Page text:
Bread – Rocks

May 2, 2016


Psalm 18

“I love You, O Lord, my strength.  The Lord is my rock and my fortress and my deliverer, my God, my rock, in whom I take refuge, my shield, and the horn of my salvation, my stronghold…For who is God, but the Lord?  And who is a rock, except our God? — …He made my feet like the feet of a deer and set me secure on the heights….You gave me a wide place for my steps under me…The Lord lives, and blessed be my rock, and exalted be the God of my salvation – “  Ps. 18:1-2, 31, 33, 36, 46

This excerpt from Psalm 18 clearly says that God is David’s rock [singular].  So why call this Bread rocks [plural]?

The reason is that, as I was contemplating God as my rock, different sized rocks came to mind – small, medium, and large.  Three sizes, three rocks.

The first size I thought about were tiny rocks, the size of pebbles.  The image I had was that one of me as a little boy, rolling pebbles over.  Under these pebbles would be moist soil and the little bugs and animals which thrive and hide in good soil.  We are like that so often.  The sun may come and dry up the soil and heat up the rock, but for those of us who seek shelter under them, there is water and shade and life.  But the other image I have is from camping, and in a dry, windswept place, there would be rocks.  And one time, when I sat down next to one about the size of my hand, just beside it, in the middle of literally nowhere, there was the green leaf and stalk of a young plant growing.  It was not under the rock where there would be no light and it would be crushed, but it was beside the rock, protected from the boiling sun and the whipping winds, making its way from childhood to adulthood.  And, again, isn’t that like us?  Little plants which can take root and grow in the shelter of a rock, but so weak that exposure apart from the rock will likely kill us.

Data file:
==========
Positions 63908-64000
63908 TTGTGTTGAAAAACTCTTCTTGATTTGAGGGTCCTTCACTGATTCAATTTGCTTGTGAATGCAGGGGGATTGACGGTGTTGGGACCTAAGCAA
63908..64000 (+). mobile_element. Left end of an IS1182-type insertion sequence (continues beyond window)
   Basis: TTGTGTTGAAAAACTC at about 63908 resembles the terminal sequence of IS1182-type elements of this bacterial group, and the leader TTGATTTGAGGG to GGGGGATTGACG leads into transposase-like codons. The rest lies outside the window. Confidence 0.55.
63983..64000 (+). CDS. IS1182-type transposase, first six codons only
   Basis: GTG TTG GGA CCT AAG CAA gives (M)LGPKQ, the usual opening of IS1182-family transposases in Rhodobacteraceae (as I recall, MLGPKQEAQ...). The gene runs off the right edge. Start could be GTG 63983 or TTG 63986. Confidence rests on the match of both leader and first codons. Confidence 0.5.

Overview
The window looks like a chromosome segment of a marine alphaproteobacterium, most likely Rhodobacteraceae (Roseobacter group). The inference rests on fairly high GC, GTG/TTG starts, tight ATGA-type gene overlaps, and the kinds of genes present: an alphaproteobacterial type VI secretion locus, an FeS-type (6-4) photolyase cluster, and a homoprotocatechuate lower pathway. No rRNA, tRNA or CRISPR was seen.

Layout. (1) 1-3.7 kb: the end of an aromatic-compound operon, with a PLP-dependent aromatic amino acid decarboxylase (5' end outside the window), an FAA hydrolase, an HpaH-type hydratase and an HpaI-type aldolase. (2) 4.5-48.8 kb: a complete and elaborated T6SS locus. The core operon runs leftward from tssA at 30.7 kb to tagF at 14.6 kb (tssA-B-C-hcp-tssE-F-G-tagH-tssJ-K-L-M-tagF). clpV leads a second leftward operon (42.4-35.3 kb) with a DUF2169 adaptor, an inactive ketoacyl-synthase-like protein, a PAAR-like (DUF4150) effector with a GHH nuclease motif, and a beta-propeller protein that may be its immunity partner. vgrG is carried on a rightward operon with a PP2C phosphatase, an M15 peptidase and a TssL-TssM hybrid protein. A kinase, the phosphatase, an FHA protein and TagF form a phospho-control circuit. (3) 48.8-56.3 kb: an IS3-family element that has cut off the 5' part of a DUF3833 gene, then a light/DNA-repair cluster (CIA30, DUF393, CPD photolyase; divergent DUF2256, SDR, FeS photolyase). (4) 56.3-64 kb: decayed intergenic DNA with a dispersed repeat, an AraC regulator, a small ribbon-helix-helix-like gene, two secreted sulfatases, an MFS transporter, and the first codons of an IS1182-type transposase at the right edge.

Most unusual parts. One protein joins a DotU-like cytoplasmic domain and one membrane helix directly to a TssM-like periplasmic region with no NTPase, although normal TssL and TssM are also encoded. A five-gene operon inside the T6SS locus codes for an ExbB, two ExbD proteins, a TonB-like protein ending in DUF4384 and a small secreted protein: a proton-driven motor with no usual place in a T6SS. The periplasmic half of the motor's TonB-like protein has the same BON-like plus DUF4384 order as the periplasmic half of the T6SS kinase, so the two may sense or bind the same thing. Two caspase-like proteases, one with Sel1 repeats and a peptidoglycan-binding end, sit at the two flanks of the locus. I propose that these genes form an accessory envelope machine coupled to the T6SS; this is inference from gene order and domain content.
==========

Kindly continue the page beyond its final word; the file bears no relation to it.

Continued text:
The second size I thought about were the size of rocks you can hide behind, like boulders.  And the image which came to my mind then were the old television westerns, where someone would hide behind a rock in order to catch someone unawares as they went by.  But not only were these rocks a place where people could hide to cause harm, but they were also a place where the good guys to go and hide from the bad guys.  And so, just like in the movies, we as men can use God as a rock as either a place of hiding in wait, ready to spring our ambush upon unsuspecting passersby, or places of protection, of hiding from the evil in the world which would harm us.   Furthermore, we all knows from these same movies that bullets and arrows bounce off of rocks, so they make pretty good barriers between us and bad things.  This is the kind of rock which I think David had in mind when he said that God was his fortress, his place of refuge, his hiding place, his stronghold and his shield.  The rock the size of boulders.

But then there is the third size, the large ones.  The image I have there is the hiker who has climbed to the top of the mountain, who is standing on the flat surface of a rock, and who surveys the world beneath him or her with the attitude of a conqueror.  We have all seen the image – the silhouette of the man on top, pointing into the distance or hands of victory raised into the air, awash in his freedom and his accomplishment.  And the reason the victor can stand there is because he stands on solid rock and not sinking sand.  He may declare the victory but it is the rock which is victorious, because but for the rock there would be nothing to climb, no vistas to comprehend, no distance to observe, no opportunity to touch the sky.  For man to stand tall, his feet must be firmly set.  And so David says of God – “He…set me secure on the heights…You gave me a wide place for my steps under me…”

You know, whether a rock is small (pebble size), medium (boulder size) or large (mountain size), it is still a rock.

What size do you need your rock to be today?  Well, God is that size and more, because He is the rock.  On which all creation rests.  On which we stand, behind which we seek refuge, and in the shadow of which we live.

_________

© 2016 GBF   All Scripture quotations are from the English Standard Version (2001), unless otherwise indicated.

 

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